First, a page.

If a course of nonsurgical treatments (generally four to six weeks) is not effective for relieving pain from a herniated disc, lumbar decompression surgery may be considered as an option. Often a microdiscectomy (or microdecompression) - a type of lumbar decompression surgery - is used to treat nerve compression from a herniated disc.

During a minimally-invasive microdiscectomy procedure, the herniated portion of the disc under the nerve root is removed. By giving the nerve root more space, pressure is relieved and the nerve root can begin to heal.

See Lumbar Discectomy Outpatient Spine Surgery

The microdiscectomy procedure is usually highly successful for relieving the leg pain (sciatica) caused by a herniated disc. Although the nerve root takes several weeks or months to fully heal, patients often feel immediate relief of their leg pain and usually have a minimal amount of discomfort following the surgery.

See Microdiscectomy (Microdecompression) Spine Surgery

Cervical herniated disc treatments

Conservative treatments for a cervical herniated disc

The first step in conservative treatment is usually rest and the use of non-steroidal anti-inflammatory drugs (NSAIDs) such as ibuprofen, naproxen, or COX-2 inhibitors.

If the pain from a cervical herniated disc is severe and/or continues for more than a couple of weeks, physicians may prescribe additional medications including:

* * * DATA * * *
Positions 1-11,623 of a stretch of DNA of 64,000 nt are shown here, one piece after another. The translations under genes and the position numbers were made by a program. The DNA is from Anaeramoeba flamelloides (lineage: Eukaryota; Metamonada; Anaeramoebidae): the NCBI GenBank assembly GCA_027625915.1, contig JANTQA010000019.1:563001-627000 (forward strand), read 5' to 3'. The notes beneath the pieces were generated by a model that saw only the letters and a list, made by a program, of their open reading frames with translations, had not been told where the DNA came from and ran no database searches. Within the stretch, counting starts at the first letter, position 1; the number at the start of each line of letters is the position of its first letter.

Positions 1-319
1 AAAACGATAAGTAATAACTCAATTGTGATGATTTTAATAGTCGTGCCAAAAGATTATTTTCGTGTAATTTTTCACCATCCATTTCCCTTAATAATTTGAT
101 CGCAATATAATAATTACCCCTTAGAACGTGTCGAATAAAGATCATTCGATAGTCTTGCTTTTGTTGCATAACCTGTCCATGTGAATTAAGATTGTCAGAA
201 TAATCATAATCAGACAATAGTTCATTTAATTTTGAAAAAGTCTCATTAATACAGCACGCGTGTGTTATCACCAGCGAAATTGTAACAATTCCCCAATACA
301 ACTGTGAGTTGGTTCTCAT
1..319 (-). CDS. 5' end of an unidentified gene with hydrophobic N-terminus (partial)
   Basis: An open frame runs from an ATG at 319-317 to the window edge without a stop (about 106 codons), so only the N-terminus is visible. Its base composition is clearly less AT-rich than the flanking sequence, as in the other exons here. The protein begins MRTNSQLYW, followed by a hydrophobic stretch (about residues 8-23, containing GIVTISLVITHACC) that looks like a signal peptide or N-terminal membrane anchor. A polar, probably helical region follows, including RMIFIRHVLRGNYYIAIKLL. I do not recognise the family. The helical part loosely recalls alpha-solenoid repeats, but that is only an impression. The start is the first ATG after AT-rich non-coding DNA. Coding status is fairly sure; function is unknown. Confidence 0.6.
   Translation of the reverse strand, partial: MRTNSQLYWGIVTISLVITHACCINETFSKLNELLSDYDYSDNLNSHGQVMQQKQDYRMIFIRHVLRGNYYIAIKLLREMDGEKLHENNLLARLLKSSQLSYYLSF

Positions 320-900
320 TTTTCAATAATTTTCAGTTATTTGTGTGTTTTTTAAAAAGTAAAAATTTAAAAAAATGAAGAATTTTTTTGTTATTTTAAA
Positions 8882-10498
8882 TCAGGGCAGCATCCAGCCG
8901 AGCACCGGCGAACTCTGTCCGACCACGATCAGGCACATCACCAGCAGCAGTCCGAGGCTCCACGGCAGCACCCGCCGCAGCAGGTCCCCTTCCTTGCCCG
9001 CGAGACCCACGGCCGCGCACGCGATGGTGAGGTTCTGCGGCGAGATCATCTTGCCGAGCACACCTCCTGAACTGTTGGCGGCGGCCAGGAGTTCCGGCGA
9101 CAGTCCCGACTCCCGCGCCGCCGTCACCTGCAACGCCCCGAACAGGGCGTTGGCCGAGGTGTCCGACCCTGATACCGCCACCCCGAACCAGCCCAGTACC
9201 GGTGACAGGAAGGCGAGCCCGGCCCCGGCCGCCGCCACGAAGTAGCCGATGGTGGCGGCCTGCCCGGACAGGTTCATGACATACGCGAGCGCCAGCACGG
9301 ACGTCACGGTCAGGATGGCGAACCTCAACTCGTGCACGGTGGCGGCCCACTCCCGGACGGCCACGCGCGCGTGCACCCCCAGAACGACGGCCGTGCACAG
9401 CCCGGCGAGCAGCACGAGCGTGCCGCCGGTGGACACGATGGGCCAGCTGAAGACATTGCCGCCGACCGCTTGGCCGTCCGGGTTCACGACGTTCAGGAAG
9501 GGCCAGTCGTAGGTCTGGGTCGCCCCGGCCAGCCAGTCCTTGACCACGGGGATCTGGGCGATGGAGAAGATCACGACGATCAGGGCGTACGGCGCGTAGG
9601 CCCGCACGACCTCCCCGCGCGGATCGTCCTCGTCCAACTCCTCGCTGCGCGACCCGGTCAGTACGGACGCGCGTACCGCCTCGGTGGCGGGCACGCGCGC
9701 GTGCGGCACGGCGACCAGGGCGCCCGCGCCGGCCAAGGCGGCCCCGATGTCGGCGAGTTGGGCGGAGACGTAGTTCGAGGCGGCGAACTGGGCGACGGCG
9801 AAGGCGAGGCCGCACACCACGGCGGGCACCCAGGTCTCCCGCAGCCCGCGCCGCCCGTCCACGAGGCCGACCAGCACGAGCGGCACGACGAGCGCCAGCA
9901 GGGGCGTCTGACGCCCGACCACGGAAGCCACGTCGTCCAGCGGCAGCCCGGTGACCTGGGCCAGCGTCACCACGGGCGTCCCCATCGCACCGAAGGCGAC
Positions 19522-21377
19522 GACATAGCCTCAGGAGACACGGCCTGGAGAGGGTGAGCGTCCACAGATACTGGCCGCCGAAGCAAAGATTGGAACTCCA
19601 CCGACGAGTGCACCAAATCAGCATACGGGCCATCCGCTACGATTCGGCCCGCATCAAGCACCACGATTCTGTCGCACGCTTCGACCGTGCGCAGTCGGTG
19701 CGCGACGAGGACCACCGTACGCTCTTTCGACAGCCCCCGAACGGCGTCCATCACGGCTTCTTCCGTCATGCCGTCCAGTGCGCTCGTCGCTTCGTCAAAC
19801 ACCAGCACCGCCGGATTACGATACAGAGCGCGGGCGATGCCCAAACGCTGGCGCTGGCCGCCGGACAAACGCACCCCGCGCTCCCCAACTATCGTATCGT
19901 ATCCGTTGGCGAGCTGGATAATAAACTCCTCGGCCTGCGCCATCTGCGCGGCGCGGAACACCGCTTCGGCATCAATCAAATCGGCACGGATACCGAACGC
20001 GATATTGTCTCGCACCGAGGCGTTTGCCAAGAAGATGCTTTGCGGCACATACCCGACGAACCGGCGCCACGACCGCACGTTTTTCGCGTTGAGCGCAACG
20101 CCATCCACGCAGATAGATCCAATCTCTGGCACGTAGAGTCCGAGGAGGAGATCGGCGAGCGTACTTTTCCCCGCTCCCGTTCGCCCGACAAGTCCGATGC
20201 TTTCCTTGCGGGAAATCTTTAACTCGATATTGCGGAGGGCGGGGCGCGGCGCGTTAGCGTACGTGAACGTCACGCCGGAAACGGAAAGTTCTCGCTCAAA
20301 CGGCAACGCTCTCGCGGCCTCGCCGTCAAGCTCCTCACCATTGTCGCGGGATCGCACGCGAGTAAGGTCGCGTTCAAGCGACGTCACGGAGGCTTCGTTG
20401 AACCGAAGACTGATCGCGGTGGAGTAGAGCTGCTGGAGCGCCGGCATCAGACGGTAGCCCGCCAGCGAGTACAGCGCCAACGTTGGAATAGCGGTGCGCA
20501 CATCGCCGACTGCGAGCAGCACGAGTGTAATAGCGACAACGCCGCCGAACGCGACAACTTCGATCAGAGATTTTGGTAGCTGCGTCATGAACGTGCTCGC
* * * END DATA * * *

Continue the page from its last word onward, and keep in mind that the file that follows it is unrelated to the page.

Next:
• Oral steroids to decrease inflammation and relieve pain
  • Oral narcotic agents for severe pain

If the pain lasts for more than two to four weeks, the following conservative treatments are often recommended:

  • Physical therapy and exercise to help relieve the pressure on the nerve root
  • Low-velocity chiropractic manipulation may be helpful; however, caution should be used with manipulation if the patient is experiencing any neurological deficits
  • Manual traction to help open up the cervical foramen where the nerve root exits the spinal canal
  • Epidural injections to reduce inflammation and relieve pain

Surgical treatments for a cervical herniated disc

In general, if about six weeks of conservative treatment fails to relieve the arm pain or if the patient and the spine specialist determine that surgical removal of the disc is the best course of treatment, patients may consider anterior cervical decompression (discectomy). During this surgical procedure, the disc material is removed through the front of the neck and then the disc space is usually fused to keep the disc space open. Another surgical option to treat a herniated disc is a posterior cervical laminectomy, where the disc material is removed through the back of the neck.

For a more detailed explanation, please see ACDF: Anterior Cervical Discectomy and Fusion. Cervical decompression can also be performed through the back of the neck as a posterior cervical decompression (discectomy). For more information, please read Posterior Cervical Decompression (Microdiscectomy) Surgery.


Conclusion to Successful Treatment of a Herniated Disc

Treatment of a herniated disc is complicated because of the individualized nature of each patient’s pain and symptoms. A treatment option that relieves pain and discomfort for one patient may not work for another. However, by working with one or several types of spine specialists, patients can find the best combination of treatment options for their pain and can avoid having surgery too soon or too late.

Dr. John Revord is a physiatrist specializing in the management of spine pain. He has more than 25 years of experience in spine care and practices at the NeuroSpine Center of Wisconsin. Dr. Revord is specially trained in a range of non-surgical procedures, and he has co-authored articles published in peer-reviewed journals.